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Posting the Ten Commandments can be as simple as a book cover

WASHINGTON (BP)–Regardless of the outcome of the battle over public displays of the Ten Commandments, Christians are taking steps to circulate them in other ways to attract attention to God’s law.
Whether on book covers, bookmarks or increasing their profile in churches, supporters say Christians should lead the way in fostering awareness of the law Moses handed down from Mount Sinai.
Over the last few years, the Family Research Council (FRC) has distributed a pair of book covers, one listing the Ten Commandments and the other featuring Christ’s directive to love God and one’s neighbor. On the latter, the reverse side talks about what “A.D.” means as the year 2000 approaches.
Chief spokesperson Janet Parshall said the book covers have “sold like hotcakes” in recent months. While the FRC distributed 200,000 covers prior to the current school year, sales had nearly doubled mid-September.
“When a student walks into school with one of our Ten Commandment book covers, I’d love to be a fly on the wall,” said Parshall, a former teacher, suggesting it will prod students to ask such questions as, “You got that on your book? Do you believe that stuff? What does it say?”
When she was in education, she used “story starters,” giving students a one-line statement to spark creation of a story — such as the familiar, “My favorite summer vacation.”
“These covers will be unbelievable story starters to talk about the greatest story ever told,” said Parshall, a member of Spotswood Baptist Church in Spotsylvania, Va.
(FRC’s Ten Commandment book covers are available for $4 per 10 covers by calling 1-800-225-4008.)
For the past 18 months, Claude Witt has used his church appearances for the Temperance League of Kentucky to also deliver a message about the Ten Commandments, which are found in Exodus 20:3-17.
The Temperance League leader, who usually speaks about anti-alcohol and anti-gambling initiatives, also distributes different-colored bookmarks emblazoned with God’s law.
“Every church service we go to we leave at least 50 of ’em,” said Witt, a trustee of the SBC Ethics & Religious Liberty Commission. “We tell churches this is our way of getting the Ten Commandments back in schools.”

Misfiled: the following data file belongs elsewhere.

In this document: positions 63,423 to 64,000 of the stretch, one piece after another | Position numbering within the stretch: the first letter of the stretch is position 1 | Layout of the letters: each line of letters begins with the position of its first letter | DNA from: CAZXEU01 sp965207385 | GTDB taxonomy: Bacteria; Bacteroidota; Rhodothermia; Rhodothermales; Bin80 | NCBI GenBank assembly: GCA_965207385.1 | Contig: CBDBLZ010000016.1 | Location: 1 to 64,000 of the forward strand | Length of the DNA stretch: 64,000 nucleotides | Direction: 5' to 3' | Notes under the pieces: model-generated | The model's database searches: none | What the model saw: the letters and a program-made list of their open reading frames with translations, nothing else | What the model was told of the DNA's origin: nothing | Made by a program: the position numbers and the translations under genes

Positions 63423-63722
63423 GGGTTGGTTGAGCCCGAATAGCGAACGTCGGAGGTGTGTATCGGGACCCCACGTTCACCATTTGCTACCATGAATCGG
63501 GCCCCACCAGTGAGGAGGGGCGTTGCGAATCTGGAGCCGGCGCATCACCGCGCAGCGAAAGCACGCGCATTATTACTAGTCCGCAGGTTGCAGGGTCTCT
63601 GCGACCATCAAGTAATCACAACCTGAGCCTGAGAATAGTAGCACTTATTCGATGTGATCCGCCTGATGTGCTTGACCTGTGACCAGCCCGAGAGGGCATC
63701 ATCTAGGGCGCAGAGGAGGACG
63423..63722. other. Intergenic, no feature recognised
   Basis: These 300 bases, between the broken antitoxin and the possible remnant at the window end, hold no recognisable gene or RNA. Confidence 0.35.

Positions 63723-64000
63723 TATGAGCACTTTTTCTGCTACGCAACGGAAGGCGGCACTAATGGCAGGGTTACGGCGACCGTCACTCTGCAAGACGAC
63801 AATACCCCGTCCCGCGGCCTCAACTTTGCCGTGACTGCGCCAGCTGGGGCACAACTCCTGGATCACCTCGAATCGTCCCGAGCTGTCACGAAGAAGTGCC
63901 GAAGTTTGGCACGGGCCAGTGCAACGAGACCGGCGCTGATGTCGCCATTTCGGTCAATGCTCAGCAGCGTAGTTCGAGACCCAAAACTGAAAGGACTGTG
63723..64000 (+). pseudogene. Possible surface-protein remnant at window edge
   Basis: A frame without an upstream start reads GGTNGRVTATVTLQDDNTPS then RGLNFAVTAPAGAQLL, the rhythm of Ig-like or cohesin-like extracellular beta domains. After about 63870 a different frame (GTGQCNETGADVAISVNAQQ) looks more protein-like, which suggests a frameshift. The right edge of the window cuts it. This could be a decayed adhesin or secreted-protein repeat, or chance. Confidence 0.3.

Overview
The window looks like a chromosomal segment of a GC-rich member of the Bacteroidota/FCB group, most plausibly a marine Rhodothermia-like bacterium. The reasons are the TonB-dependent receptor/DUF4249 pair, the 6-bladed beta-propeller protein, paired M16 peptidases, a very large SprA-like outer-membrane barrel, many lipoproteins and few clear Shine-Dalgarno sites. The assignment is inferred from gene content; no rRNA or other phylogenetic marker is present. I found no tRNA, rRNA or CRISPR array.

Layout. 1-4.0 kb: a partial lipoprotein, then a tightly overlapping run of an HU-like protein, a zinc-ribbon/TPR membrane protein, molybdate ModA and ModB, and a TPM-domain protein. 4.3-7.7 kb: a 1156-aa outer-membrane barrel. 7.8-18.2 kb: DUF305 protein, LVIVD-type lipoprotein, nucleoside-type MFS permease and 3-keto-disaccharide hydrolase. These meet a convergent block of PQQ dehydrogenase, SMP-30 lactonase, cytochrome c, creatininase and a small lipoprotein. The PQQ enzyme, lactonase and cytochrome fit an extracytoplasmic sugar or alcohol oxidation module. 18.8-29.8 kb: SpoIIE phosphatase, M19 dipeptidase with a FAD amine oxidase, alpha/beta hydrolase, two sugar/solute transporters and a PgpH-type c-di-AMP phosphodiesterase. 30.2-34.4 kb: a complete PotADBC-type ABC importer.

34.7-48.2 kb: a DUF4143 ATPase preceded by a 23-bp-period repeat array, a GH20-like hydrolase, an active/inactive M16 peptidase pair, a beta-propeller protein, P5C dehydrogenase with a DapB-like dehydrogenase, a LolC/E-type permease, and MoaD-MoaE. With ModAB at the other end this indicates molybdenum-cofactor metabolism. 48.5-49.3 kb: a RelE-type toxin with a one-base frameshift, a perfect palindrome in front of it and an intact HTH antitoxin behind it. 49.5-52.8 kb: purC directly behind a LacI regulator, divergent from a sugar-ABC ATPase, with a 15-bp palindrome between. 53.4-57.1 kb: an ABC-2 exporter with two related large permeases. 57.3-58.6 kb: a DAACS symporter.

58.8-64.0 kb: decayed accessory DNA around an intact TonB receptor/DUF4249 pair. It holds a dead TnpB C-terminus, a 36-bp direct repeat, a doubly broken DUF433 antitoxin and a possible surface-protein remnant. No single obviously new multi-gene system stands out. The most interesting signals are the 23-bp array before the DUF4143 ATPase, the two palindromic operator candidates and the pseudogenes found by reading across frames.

California pastor Wiley Drake, founder of Americans United for Unity of Church and State, said he realized that before telling government leaders to display the law in public, he needs to prod churches to show the way.
Drake, who announced the group’s formation on July 4, said he recently sent out 300 e-mail messages asking if anyone had the Ten Commandments displayed in their churches. Nobody responded, he said, acknowledging that his congregation has yet to do so.
“It’s a bit hypocritical of us to ask the city, county and courthouses to put ’em up when they’re not up in our own churches,” said the pastor of First Southern Baptist of Buena Park, Calif.
While the Ten Commandments haven’t been displayed in the church’s 400-seat auditorium, Drake said he plans to address that issue in the near future. He has asked his network of about three dozen supporters and organizations if anyone knows of a company producing an attractive, mounted set that can be placed in sanctuaries and other buildings.
Once other churches affirm that they have followed suit, he plans to ask if they are interested in providing free copies to municipal governments, as well as to civic groups and other organizations.
While his group’s first goal is to get the Ten Commandments displayed in schools, Drake said he hopes the effort will help re-establish better rapport with educators.
“For years, the lines of communication between churches and schools have been lousy,” he said. “We often find ourselves in a negative environment in dealing with our schools.”
His group also hopes to forge a better relationship with legislators. This past summer, it supported the first pastor’s day at California’s state capitol. Organized by a group known as Capitol Ministries, it gathered pastors together to pray for assembly representatives and visit their offices.

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  • Ken Walker